It is in the quietude of our hearts that we speak to God, and it is through our hearts that he speaks to us, as in this remarkable story of Alma and his friends in the wilderness.
11 And Amulon commanded them that they should stop their cries [vocal prayers to God]; and he put guards over them to watch them, that whosoever should be found calling upon God should be put to death.
12 And Alma and his people did not raise their voices to the Lord their God, but did pour out their hearts to him; and he did know the thoughts of their hearts.
13 And it came to pass that the voice of the Lord came to them in their afflictions, saying: Lift up your heads and be of good comfort, for I know of the covenant which ye have made unto me; and I will covenant with my people and deliver them out of bondage…….
16 And it came to pass that so great was their faith and their patience that the voice of the Lord came unto them again, saying: Be of good comfort, for on the morrow I will deliver you out of bondage. (Mosiah 24:11-13, 16)
Thus the Lord spoke to each separately, and they understood and acted in unison. Similar experiences— receiving instructions through the Spirit and acting accordingly— are not at all uncommon in the Church, but we rarely talk about them. The unison with which missionaries sometimes act and teach is an “ordinary” example. Knowing how to respond to unspoken questions is part of a missionary’s calling, as the Lord promised earlier missionaries,
5 Therefore, verily I say unto you, lift up your voices unto this people; speak the thoughts that I shall put into your hearts, and you shall not be confounded before men;
6 For it shall be given you in the very hour, yea, in the very moment, what ye shall say.
7 But a commandment I give unto you, that ye shall declare whatsoever thing ye declare in my name, in solemnity of heart, in the spirit of meekness, in all things. (D&C 100:5-7)
We recently watched a conversation between the Alma and Zeezrom where they conversed without words (Alma 12:1-8). Now, in Alma 18, we see another such conversation between Ammon and king Lamoni. We are told only the spoken words the king’s servants might have heard. What we are not told is the very private conversation that only the king and the prophet spoke to each other in the silence of their hearts.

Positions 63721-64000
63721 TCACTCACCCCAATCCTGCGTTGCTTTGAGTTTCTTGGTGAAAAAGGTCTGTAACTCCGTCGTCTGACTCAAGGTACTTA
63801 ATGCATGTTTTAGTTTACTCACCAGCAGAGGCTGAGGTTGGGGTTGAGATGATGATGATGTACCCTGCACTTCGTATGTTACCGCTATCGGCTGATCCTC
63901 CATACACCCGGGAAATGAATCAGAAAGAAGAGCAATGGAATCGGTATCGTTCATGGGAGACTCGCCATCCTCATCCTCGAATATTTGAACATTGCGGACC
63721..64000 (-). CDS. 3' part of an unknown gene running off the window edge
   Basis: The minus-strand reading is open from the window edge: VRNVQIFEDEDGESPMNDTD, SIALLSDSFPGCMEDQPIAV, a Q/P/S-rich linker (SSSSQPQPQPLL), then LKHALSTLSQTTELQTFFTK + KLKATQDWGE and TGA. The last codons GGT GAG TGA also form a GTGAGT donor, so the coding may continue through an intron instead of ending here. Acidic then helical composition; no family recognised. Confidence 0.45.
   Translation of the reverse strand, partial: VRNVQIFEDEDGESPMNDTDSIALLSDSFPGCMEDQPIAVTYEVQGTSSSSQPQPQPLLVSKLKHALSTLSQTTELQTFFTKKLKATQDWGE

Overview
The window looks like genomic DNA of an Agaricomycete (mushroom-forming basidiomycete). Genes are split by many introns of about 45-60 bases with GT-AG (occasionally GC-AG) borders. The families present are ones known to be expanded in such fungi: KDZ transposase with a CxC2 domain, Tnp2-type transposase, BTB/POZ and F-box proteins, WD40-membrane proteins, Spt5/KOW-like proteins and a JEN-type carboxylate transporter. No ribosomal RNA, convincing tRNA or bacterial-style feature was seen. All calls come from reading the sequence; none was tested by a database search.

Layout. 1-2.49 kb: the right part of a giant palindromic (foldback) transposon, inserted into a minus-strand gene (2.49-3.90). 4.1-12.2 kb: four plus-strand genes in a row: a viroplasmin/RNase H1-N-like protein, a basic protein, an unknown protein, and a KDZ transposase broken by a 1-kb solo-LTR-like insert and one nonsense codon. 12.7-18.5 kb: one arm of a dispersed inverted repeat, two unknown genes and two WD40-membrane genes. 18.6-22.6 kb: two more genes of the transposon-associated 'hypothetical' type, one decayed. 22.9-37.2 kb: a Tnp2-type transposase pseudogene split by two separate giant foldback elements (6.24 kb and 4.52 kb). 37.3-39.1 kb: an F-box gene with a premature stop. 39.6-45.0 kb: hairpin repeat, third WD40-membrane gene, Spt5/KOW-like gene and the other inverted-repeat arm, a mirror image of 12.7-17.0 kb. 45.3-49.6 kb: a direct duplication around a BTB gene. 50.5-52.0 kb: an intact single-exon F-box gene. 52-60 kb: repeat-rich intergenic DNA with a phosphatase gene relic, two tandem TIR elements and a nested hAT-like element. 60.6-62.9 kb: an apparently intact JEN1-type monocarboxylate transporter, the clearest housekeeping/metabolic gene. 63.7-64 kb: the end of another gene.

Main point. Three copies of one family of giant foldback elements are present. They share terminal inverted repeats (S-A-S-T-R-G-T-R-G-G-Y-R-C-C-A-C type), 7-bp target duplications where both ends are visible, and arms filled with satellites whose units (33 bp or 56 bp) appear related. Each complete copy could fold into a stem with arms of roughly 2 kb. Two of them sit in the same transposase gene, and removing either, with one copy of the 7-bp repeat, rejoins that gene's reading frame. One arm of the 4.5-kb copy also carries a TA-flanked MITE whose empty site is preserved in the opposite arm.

16 And it came to pass that Ammon, being filled with the Spirit of God, therefore he perceived the thoughts of the king. And he said unto him: Is it because thou hast heard that I defended thy servants and thy flocks, and slew seven of their brethren with the sling and with the sword, and smote off the arms of others, in order to defend thy flocks and thy servants; behold, is it this that causeth thy marvelings?
17 I say unto you, what is it, that thy marvelings are so great? Behold, I am a man, and am thy servant; therefore, whatsoever thou desirest which is right, that will I do
18 Now when the king had heard these words, he marveled again, for he beheld that Ammon could discern his thoughts; but notwithstanding this, king Lamoni did open his mouth, and said unto him: Who art thou? Art thou that Great Spirit, who knows all things?
19 Ammon answered and said unto him: I am not.
20 And the king said: How knowest thou the thoughts of my heart? Thou mayest speak boldly, and tell me concerning these things; and also tell me by what power ye slew and smote off the arms of my brethren that scattered my flocks—
21 And now, if thou wilt tell me concerning these things, whatsoever thou desirest I will give unto thee; and if it were needed, I would guard thee with my armies; but I know that thou art more powerful than all they; nevertheless, whatsoever thou desirest of me I will grant it unto thee…..
32 And Ammon said: Yea, and he looketh down upon all the children of men; and he knows all the thoughts and intents of the heart; for by his hand were they all created from the beginning. (Alma 18:16-21, 32)